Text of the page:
Andre Previn was the popular face of classical music

There was a time in the 1970s when Andre Previn, who died today aged 89, was one of the most familiar faces on British television. You simply could not escape him. If he was not conducting the London Symphony Orchestra in Andre Previn’s Music Night, he was appearing on the Morecambe and Wise comedy show or, failing all else, acting as a television salesman in adverts for Thorn-EMI.

No classical musician had his scale of recognition, or his record sales. It was reckoned that most British households owned at least one Previn recording.

The head of EMI Classics, Peter Andry, told me once that Previn’s profits paid for all the label’s losses on recording by the ultra-expensive Herbert von Karajan.

His success was inevitably resented and the upper echelons of classical music sniffed that he was ‘not one of us’, a Hollywood composer who masqueraded as a serious conductor. Yet musicians responded keenly to his unpretentious approach and his performances of Mozart, Rachmaninov and Walton were often in a class of their own. Beethoven and Elgar perhaps not, but you can’t have everything.

His 11 years as principal conductor of the LSO were the summit of his podium career, full of energy, invention and wit. Andre bought into the spirit of Swinging London, got his outfits at Carnaby Street and took a house in the Surrey stockbrokers’ belt. Some of the players demanded greater depth and looked to the stiff-backed Eugen Jochum but Previn was the spirit of the LSO and some of his elan remains with them to this day.

His other music director stints- in Houston, Pittsburgh, LA and Oslo – were conspicuously less successful. Yet he was ultra-reliable, the ultimate professional. One orchestra manager told me she invited him every season ‘because he always turns up’.

With frequent rotation of wives (he married five times) he was never out of the gossip columns for long and his notoriety drew ever longer faces among the classical snobs. Previn affected not to notice. He was a bon viveur, a colourful raconteur and a man who enjoyed musical life to the full.

Aside from his film scores and two operas, he wrote music for a Tom Stoppard play, Every Good Boy Deserves Favour.

He was always the life and soul of the party.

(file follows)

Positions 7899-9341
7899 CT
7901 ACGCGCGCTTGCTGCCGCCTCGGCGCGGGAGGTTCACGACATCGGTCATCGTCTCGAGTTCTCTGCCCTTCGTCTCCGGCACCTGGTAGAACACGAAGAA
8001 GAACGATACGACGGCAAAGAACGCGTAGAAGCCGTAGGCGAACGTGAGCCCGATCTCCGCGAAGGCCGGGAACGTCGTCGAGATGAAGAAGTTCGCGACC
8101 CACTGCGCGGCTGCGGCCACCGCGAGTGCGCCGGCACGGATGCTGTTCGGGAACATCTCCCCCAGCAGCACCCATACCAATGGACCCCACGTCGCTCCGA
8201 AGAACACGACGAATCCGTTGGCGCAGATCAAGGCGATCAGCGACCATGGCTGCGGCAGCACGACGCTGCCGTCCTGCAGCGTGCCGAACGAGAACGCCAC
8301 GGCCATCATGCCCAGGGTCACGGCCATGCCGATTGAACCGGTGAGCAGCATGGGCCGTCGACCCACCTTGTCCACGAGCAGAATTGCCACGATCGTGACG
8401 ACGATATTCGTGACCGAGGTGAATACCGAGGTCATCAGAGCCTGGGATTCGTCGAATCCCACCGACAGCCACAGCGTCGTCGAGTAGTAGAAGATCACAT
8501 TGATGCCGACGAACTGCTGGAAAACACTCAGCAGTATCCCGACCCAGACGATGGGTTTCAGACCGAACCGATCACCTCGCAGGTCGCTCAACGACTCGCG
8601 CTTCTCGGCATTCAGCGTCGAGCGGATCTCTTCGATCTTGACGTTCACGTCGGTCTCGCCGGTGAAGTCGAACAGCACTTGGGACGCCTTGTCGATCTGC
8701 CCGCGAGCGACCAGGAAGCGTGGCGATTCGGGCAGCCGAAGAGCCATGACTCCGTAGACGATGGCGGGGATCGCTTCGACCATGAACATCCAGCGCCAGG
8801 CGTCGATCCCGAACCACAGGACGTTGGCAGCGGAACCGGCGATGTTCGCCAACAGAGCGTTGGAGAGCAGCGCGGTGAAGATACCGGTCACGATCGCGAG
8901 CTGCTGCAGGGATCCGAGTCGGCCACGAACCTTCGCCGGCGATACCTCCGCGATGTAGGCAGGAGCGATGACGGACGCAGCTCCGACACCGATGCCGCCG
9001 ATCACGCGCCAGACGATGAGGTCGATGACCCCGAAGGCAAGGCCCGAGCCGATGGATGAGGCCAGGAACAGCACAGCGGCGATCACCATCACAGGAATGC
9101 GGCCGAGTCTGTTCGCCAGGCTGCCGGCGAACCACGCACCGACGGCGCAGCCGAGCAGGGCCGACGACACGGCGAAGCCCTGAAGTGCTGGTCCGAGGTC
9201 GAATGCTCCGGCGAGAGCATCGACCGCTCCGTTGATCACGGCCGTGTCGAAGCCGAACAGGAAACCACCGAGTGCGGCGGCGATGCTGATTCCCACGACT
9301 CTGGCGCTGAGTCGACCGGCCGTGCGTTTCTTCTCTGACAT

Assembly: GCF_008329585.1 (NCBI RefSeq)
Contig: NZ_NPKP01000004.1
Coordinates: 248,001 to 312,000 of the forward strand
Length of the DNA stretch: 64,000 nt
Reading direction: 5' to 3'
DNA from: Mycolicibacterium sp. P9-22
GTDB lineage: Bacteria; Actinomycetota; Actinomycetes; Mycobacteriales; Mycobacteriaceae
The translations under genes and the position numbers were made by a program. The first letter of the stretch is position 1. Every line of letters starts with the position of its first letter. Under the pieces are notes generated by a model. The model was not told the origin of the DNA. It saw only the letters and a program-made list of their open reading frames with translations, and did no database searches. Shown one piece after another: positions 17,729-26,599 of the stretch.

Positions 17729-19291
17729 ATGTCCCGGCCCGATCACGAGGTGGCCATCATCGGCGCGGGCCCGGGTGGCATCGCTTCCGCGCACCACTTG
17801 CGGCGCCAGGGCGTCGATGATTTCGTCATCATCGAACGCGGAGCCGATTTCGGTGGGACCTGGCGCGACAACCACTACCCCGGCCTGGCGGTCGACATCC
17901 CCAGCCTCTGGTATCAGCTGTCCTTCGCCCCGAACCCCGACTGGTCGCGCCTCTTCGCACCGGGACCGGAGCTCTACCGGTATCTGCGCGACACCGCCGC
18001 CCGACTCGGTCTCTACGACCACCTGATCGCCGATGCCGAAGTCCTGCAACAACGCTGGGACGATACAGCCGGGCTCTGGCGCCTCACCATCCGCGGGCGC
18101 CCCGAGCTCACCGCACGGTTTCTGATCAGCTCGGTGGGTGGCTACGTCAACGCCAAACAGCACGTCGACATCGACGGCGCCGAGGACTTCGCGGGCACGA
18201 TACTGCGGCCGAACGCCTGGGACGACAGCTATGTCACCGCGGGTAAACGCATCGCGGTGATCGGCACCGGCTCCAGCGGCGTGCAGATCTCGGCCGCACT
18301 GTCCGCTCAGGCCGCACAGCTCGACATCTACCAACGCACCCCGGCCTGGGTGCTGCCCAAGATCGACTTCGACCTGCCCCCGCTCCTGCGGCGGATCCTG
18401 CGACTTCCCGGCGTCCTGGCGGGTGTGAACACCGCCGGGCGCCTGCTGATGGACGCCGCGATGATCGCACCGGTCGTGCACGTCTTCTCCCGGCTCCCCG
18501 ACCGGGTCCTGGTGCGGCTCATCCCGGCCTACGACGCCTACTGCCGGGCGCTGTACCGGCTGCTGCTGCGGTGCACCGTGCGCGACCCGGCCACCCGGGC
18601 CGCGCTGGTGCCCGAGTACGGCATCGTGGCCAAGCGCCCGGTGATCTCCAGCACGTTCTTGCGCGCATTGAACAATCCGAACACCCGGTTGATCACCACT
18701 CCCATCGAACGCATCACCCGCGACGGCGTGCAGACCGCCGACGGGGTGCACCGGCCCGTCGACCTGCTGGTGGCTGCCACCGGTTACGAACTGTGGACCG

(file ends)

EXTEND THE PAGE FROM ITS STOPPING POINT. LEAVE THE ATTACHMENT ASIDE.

UPDATE: Previn never let you down

UPDATE2: Anne-Sophie Mutter: I lost my soulmate

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  • Remarkable musician; about the only one who could rival Bernstein. TV personality, composer, pianist, conductor…he could do it all. His Vaughan Williams is still tops for me, and many other fine recordings, especially those Korngold ones on DG. Loved hearing him with LA Phil. RIP. You left the music world a much better place.

  • Marvellous musician who broke down barriers for many music lovers. Watch the YouTube videos of him interviewing Oscar Peterson and then playing alongside him.Insightful, intellectual and exactly what an interview should be, and indeed he was somewhat in awe of Petersons playing and technique. And who can forget “I am playing the rights notes, but not necessarily in the right order” he will be sadly missed.

    • I had never seen the interview in London. Great recommendation! Hope a few others take the time to watch and learn. RIP, Andre Previn.

  • At his very best — and he did truly exemplary work as a conductor, composer, and pianist — Previn was a superb musician, whose outward “cool” was a mask for some riveting and insightful work. His Rachmaninov Second Symphony and Prokofiev “Nevsky” with the Los Angeles Philharmonic made for thrilling evenings at the concert hall.

    Here is an old personal favorite, a recording I grew up from early childhood (an oft-played LP from my parents’ library), that was my introduction to Previn:

    https://youtu.be/1WxpHeuBo2s

    Today I’ll listen to his first (LSO) recording of Walton’s First, my single favorite recording of Previn as conductor.

    Rest in peace, Maestro.

    • He was also a first-rate accompanist: not all important conductors are. When he played jazz at the piano, he was 100 per cent a jazz musician. When he played Classical music: 100 per cent a Classical pianist. What talent!

      • Yes, I think some of his best work was accompanying the soloist during a concerto with the orchestra. Too many conductors are bored, as if waiting for the nights real conducting in the second half after the intermission. He didn’t and took it seriously.

  • And let’s not forget his Vaughan Williams cycle!
    He could in fact illuminate several less performed composers through his quiet, slightly exotic and yet completely unpresumptuous podium manner.
    He had a knack for lush, luminous and sumptuous orchestral sonorities, and occasionally, he would be outmost thrilling, and with little effort and an honest lack of flashyness…

    And personally, I won’t forget his fascinating Jazz-playing and his discussions with Oscar Peterson!
    R.I.P. André!

  • CORRECTION TO MY POST:

    Second paragraph:
    Please add “with”:

    “…a recording I grew up with…”

    Thank you.

  • His Rachmaninoff concertos with Ashkenazy are still a thing of wonder, and the full footage of him interviewing and playing jazz with Oscar Peterson is still some of the best TV I have ever seen. A great and and fascinating talent.